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Can the Axe-Fx III tolerate phantom power?

Mark Scrivener

Inspired
I just realized that I connected output 3 (right side) to an input channel that had phantom power on and left it that way the entire gig. Anyone know if the outputs are designed to handle this? Dumb move on my part I know.
 

Zedhed

Inspired
Are you feeding the phantom powered signal back into the Axe from the device producing it? If not, I can't see how that would have any affect on the Axe.
Even if you were, it's probably ok since the device producing phantom power is still only sending out line level signal. I'm pretty sure the phantom power is only being sent to the Mic & not to the device outputs.

Edit: Looking on the net reveals some interesting info, here for example.
https://www.sounddevices.com/the-danger-of-applying-phantom-power-to-unbalanced-outputs/

The best thing to do is test Output 3 to see if it's still working. If it is, then...all good.
 
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Mark Scrivener

Inspired
The outputs of the Fx III (ch 1, 2, and 3, both L& R, so 6 total) were connected directly to a mixer, and phantom power was turned on for the input that Ch 3 R was connected to.....so yes, Ch 3 R saw phantom power. The Fx 3 was essentially the "mic" connected to the mixer....
 

l4mpi

Member
One additional thing to keep in mind is that even though the Axe FX might tolerate a lot, other connected devices could be less forgiving. On the II XL a band mate once fried my tube power amp with phantom power, as the power amp was connected to the 1/4" output1 left jack and he plugged an XLR cable with phantom power into the balanced output1 left jack. The Axe FX was perfectly fine but there were two cooked resistors in the power amp... luckily this happened at rehearsal and wasn't too pricey to repair. I guess the phantom power got transferred to the unbalanced cable as to my understanding both output types are internally wired to the same source.

No idea if the same thing could still happen with the Axe FX III but the manual seems to imply that the output1 jacks are wired similarily to the II XL. Anyways, I'm not volunteering to find out :) So at least when you use both the balanced and unbalanced output1 jacks simultaneously, you should always check that phantom power is disabled before plugging in the XLR cables.
 

Mark Scrivener

Inspired
Channels 3 and 4 are not phantom power tolerant as they are 1/4" jacks. However if you plugged them into your mixer using 1/4" cables then you're fine. A mixer only applies phantom power to XLR inputs.
Makes sense. In my case, Out 3 right was connected to my mixer via an XLR to TRS cable. Out 3 & 4 are unbalanced, and I assume the +48V would have appeared at the "ring" in the TRS plug, which probably does not come in contact with anything on the FX 3 (only tip and ground are used), so the phantom power was not actually connected to the FX 3. Had it been an XLR to TS connector, the Axe would have seen the 48V.

I just checked out output 3 on my FX III and both L & R outputs are functioning fine, with no obvious degradation. And the mixer input that had supplied phantom power to the FX III still works fine, including providing 48V when requested. Life is good!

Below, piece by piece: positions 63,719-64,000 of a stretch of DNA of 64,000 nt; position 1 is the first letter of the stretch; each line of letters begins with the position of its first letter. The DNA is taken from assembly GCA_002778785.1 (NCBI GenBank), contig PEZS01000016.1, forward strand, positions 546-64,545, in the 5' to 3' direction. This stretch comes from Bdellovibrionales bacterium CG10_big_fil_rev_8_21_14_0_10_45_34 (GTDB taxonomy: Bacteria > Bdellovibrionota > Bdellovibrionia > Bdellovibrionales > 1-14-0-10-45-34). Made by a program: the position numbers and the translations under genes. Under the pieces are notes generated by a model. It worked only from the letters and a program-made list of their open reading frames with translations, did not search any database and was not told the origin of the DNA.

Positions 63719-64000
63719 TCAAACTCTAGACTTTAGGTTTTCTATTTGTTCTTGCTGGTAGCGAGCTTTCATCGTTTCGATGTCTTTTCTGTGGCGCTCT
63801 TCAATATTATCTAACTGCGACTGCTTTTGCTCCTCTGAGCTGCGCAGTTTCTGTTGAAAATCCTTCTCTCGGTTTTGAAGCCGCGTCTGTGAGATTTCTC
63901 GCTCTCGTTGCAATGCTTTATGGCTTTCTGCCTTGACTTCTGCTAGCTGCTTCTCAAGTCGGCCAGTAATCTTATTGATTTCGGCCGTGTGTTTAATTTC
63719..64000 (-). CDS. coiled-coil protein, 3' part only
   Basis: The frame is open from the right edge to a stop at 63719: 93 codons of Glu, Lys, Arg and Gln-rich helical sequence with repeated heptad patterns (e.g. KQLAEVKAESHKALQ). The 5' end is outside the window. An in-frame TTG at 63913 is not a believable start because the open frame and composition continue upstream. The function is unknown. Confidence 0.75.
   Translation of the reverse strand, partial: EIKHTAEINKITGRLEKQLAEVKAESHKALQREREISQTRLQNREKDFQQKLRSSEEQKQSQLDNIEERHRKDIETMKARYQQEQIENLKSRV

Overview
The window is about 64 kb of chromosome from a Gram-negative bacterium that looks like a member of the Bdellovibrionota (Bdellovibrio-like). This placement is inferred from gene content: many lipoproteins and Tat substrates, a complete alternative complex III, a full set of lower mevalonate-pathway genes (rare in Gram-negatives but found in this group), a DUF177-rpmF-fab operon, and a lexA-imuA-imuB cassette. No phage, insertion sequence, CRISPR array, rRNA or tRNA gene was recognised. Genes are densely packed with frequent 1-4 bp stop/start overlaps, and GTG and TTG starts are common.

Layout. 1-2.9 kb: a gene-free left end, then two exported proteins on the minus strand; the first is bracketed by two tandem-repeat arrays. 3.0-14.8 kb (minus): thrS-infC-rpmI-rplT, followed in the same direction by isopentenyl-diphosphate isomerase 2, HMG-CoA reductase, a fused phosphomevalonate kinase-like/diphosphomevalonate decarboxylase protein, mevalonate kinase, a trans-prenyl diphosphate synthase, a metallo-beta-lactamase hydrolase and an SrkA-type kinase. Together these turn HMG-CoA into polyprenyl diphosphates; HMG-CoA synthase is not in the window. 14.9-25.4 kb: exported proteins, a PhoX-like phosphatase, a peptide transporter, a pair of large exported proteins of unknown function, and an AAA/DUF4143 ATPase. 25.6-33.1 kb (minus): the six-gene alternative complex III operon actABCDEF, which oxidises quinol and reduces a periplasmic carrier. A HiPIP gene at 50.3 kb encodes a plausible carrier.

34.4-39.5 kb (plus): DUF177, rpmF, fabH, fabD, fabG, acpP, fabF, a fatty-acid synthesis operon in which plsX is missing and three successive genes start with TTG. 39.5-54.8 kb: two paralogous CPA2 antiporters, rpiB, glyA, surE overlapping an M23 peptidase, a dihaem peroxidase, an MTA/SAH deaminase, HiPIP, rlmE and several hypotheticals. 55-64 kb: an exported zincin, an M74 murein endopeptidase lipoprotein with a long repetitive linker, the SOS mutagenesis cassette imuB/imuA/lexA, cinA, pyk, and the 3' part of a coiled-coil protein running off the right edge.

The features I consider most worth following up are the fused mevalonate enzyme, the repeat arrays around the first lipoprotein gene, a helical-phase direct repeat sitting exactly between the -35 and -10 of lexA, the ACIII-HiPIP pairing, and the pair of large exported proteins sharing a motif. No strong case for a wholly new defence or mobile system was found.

Rex

Legend!
...I assume the +48V would have appeared at the "ring" in the TRS plug, which probably does not come in contact with anything on the FX 3 (only tip and ground are used), so the phantom power was not actually connected to the FX 3.
The Axe’s unbalanced outputs use Humbuster, which uses the ring connection.
 

Mark Scrivener

Inspired
The Axe’s unbalanced outputs use Humbuster, which uses the ring connection.
Interesting. So if you plug a TRS cable into a Humbuster jack, which of the 3 contacts on the TRS actually connect to the jack?

A TRS to XLR cable should be wired:
Tip - pin 2 ("Hot")
Ring - pin 3 (Neg)
Ground - pin 1 (Ground)

The phantom power (48V) is applied across pins 2 & 3 through resistors (goes to tip and ring on our TRS). So ideally there should be no voltage between tip (or ring) and Ground (they are floating). If tip & ring are shorted then that should be OK as well due to the resistor network. If ring is shorted to ground then tip would be at 48V relative to ground.
 

Rex

Legend!
A diod in a tr cable or humbuster cable to avoid any kind of voltage from the Mixboard with +48v to a Trs Output
Both a TR cable and a Humbuster cable have only two connections in the end that goes into external equipment. Putting a diode in the signal path is never a good idea, unless you want half of your signal to be chopped off. :)
 

Zedhed

Inspired
I'm not trying to be a smart ass.....but isn't it easier to make sure proper connections are made in the first place? If the sound guy is the guilty party in not checking such things...maybe time to get a new sound guy/gal.

Just best practice IMHO.
 
I'm not trying to be a smart ass.....but isn't it easier to make sure proper connections are made in the first place? If the sound guy is the guilty party in not checking such things...maybe time to get a new sound guy/gal.

Just best practice IMHO.
Hahaha, yeah, the best answer. But sometimes you don't know what the sound guy is doing (small shows when going direct).
Both a TR cable and a Humbuster cable have only two connections in the end that goes into external equipment. Putting a diode in the signal path is never a good idea, unless you want half of your signal to be chopped off. :)
Oh, I didn't know that, so the signal is send and then the signal returns from that same lead (Sorry if that doesn't make sense, kinda hard to explain myself in a different Lenguage) ? I thought it would be good to have that diod to have extra security.
 
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